8 Steps to Building a Strong Private BrandSeptember 28, 2016
With the rules of retail and category management changing faster than ever, retailers are being called upon to rethink previous assumptions about what customers want and expect from their shopping experiences. We’ve discussed before, and I’ll say it again—if you are building sales projections and store floor plans with major national brands at the center and private label at the periphery, you are missing an opportunity to drive additional sales.
Recently, a retailer CEO commented to me, “I’m beginning to wonder why I even need to carry Tide.” While this comment may seem extreme, it illustrates that times are changing. The comment came up in the context of waning consumer demand for brands, reductions in trade budgets and in consumer response to trade promotions, and other realities facing retailers today.
There is still value in carrying Tide, of course, but maybe it’s time for your brand to be the foundation. At Daymon, we have seen this approach drive revenues and profits up for the entire category. Private brand wins the most, and the solid national brands benefit as well.
To drive total category sales using a strong private brand, pay close attention to the following:
1. Quality Product
It’s critical to establish and maintain the production of high quality products that customers know they can trust. Customers come to know what they can expect from brands very quickly, and it’s essential that your product be known for a standard of quality that will generate sales as it satisfies customer needs and expectations over the years.
Price, along with quality, are two of the most important factors to a consumer. Daymon is known for our ability to source ingredients and products from around the globe, which enables our partners to offer the most sought-after products at competitive prices. We can assist in determining how your prices could be modified to bring a positive impact to your bottom line.
Be sure that you are promoting not only sales and opportunities for savings, but also promoting the message of your private brand program. Displays and in-store demonstrations are also excellent places to showcase private brands. Beyond in-store promotions, websites and social media sites are important tools to highlight the popularity and recent promotions for your private brand.
4. Position on Shelf
One of the best ways to showcase your private brand is to make sure that it is receiving premium positioning on the shelf. This makes private brand products more accessible and sends the message to customers that they are worth the prime position right at their eye level. We’ve seen some of the following with our merchandising services – a category will be, for example, 70% National Brand, 30% Private Brand and it generates “x”. However, if retailers decide to focus on private brand by putting it in the center, they see increases in penetration from 30% to 40%, with sales and margins going up. Private Brand should lead rather than follow.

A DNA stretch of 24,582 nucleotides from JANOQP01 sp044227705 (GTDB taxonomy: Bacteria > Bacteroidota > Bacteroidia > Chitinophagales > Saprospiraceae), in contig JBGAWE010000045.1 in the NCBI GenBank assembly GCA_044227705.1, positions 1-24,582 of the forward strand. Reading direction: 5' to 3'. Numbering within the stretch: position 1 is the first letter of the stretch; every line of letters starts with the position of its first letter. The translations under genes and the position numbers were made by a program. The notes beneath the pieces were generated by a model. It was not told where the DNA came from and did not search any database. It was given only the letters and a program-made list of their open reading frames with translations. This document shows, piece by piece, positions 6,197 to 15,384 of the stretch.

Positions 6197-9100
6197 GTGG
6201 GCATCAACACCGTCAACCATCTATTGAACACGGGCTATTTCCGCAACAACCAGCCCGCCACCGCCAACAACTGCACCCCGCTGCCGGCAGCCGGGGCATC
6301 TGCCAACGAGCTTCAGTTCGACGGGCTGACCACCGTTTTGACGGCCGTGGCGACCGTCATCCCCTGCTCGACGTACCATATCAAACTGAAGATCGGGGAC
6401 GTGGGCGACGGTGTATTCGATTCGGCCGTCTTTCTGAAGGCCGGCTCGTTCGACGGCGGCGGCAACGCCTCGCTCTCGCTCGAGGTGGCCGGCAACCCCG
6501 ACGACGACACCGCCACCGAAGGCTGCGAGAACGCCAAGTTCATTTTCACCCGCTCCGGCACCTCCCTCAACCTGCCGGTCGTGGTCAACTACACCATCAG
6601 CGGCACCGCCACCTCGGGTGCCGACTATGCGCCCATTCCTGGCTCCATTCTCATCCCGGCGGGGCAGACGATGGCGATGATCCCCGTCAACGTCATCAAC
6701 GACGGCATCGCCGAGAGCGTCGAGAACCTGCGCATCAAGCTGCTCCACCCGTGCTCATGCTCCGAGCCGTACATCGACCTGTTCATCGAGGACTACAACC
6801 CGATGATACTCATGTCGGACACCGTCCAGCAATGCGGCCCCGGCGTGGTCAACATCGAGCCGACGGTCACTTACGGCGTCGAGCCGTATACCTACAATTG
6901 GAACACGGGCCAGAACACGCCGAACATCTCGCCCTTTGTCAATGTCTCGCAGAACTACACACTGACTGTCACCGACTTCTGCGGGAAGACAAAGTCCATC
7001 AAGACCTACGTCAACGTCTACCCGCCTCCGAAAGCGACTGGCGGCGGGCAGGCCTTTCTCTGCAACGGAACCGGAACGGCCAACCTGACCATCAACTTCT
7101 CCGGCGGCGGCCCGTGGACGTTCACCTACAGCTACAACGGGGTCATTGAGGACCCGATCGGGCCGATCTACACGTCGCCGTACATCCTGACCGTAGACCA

5. Product Availability
It may seem obvious, but I’ll say it anyway to underscore the importance: in order for your private brand to succeed, it is essential that the products actually be available on the shelves. Nothing loses a customer faster than not having items in stock. Who is overseeing your supply chain for your private brand? Private brand is different than a national brand and, because it is customized, it must be handed differently.
6. Packaging Design
Compelling and brand-consistent packaging is essential to generating strong sales. In addition to an interesting design to peak interest, be sure that the information on the label is communicating relevant details about the product the consumer is seeking. Private brand is the ideal place to get creative with your packaging design.
7. Employee Education and Enthusiasm
To build on brand loyalty, it is critical that your internal team of associates are living and breathing the values of the brand. To the extent to which your team models this passion and belief in the brand, this same devotion will be communicated to the customer. There is no better brand advocate than your own employees, and their enthusiasm can and will influence your customer’s choices while shopping.
When it comes to private brand planning, it is important to plan for a longer lead time and work further out than your normal category review process, since developing a robust private brand program will require more time. If you can’t, your program will likely struggle to adjust to the ever-changing consumer quickly.
Again, your private brand should lead rather than follow. By exploring these eight essential areas of private brand, retailers will be able to assess the current state of their private brand, and plan for an even more successful future with satisfied customers and strong sales.
What have been your experiences in building your company’s private brand? I would like to hear your thoughts and feedback — email me directly at JimH@daymon.com.